But the addict will change the way he views things like the female he is talking to all of the time and ends up having an emotional affair with, "she is just a friend; I don't even think she is pretty! I have no idea how that porn site is in the history. Maybe it's a virus..." He is creating this reality that is not even real. The ironic part is he starts to believe it. T
he brain has to come back to that homeostasis where things have to make sense or it’s a horribly uncomfortable feeling. So they start to believe their own lies which is insanity! This is what it feels like to me as a recovering addict. When I am in this place, it feels like insanity.
Anne: Especially because then you have two totally compartmentalized lives going on. The one life where you are this good person where you don't engage in these behaviors and your explanations make sense; and then your other life where all of these things are actually really happening. You really are engaging in these behaviors. You really are lying so it is almost like you've got Jekyll and Hyde going on in the same body.
An Emotionally Abusive Husband Is Like Jekyll & Hyde
Amy: Jekyll and Hyde was originally an analogy for an alcoholic. The boxes and compartmentalizing is a huge part of addiction. When the addict is actively engaged with his family, his addiction doesn't exist; he closes that box and it doesn't exist. And then when he is acting out in his addiction, his family does not exist.
They are two completely separate worlds so when they collide, like the wife finds something in the history on the computer, he has to figure out a way to make the two make sense. Lying is usually a really good way to do it. Justification is another way they can alter their reality and perception of what is going on, to make things balance out.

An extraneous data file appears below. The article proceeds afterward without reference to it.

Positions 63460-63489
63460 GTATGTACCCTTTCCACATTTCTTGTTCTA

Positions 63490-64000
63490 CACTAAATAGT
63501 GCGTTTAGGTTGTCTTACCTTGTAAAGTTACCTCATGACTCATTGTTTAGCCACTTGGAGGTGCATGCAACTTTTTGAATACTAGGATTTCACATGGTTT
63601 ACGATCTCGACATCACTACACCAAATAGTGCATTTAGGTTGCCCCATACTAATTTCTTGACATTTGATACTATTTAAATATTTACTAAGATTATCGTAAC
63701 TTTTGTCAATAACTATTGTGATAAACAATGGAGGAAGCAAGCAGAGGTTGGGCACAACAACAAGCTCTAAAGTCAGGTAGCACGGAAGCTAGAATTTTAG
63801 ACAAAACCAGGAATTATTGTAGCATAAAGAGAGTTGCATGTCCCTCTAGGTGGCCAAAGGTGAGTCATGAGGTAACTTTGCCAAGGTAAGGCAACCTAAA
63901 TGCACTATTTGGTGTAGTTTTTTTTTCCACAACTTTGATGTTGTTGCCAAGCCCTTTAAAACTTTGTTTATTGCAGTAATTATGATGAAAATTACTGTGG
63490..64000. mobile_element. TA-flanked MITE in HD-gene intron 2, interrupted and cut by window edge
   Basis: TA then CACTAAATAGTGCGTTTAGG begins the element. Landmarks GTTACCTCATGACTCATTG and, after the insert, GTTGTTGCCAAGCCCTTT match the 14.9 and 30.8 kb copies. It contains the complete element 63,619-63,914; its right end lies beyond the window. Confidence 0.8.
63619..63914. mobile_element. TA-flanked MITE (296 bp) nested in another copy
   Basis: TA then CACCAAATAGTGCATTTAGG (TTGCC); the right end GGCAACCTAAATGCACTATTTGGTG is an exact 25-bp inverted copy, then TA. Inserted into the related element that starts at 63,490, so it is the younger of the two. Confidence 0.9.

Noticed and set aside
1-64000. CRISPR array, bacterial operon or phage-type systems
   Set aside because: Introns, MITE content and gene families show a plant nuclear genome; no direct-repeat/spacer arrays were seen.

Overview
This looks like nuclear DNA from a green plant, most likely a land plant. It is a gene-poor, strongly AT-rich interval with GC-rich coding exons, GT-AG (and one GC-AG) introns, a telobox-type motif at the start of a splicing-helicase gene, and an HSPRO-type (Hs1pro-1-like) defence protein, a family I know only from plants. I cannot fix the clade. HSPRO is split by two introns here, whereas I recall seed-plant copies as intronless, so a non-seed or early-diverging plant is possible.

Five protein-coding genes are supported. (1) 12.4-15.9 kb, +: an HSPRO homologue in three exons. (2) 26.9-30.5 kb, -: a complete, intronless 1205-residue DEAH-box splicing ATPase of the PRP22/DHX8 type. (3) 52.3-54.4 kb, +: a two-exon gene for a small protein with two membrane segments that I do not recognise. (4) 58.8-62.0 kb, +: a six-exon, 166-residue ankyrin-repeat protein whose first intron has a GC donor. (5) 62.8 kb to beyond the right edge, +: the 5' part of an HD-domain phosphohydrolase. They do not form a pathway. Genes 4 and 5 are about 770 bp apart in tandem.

For example, they will say things like, "It's just porn. It's not a real person so it's not that bad. It's not cheating. I'm a man; I can't help it. I have a high sex drive and besides, all men look at porn. It's a guy thing. It's what they do. I only do it a few times a month. It's not a problem."
Women In Pornography Are Exploited & Abused
Anne: Yes, these justifications are very interesting I think, especially when they say, "The woman in pornography want to be exploited and abused." When you look at it from the porn industry point of view, we know the women who are in the porn industry are not treated well. Many of them are on drugs. Many have been exploited. they are miserable doing their job. The time they spend in the pornography industry is very, very short. Many don't spend a lot of time because it's so difficult for them.
I've talked to someone on the other end, who produced porn for a while and then stopped producing it, and he said, "I always knew I was ruining the lives of the women I filmed but I just never thought about the people who were watching it and how their lives were also being ruined."
So I think it is very difficult for them to realize they are hurting their wives, themselves, and also the woman who is being exploited, the women in the pornography. And so it is very important to teach people that pornography creates a demand for sexual exploitation and that demand must stop...that as long as people are viewing pornography there will also be exploitation and sex slavery.
All of these justifications surrounding this make it very difficult for men to see the truth that they are using and exploiting other people and harming themselves and other family members. So instead of accepting this, they end up blame shifting and lying and all the things you are talking about.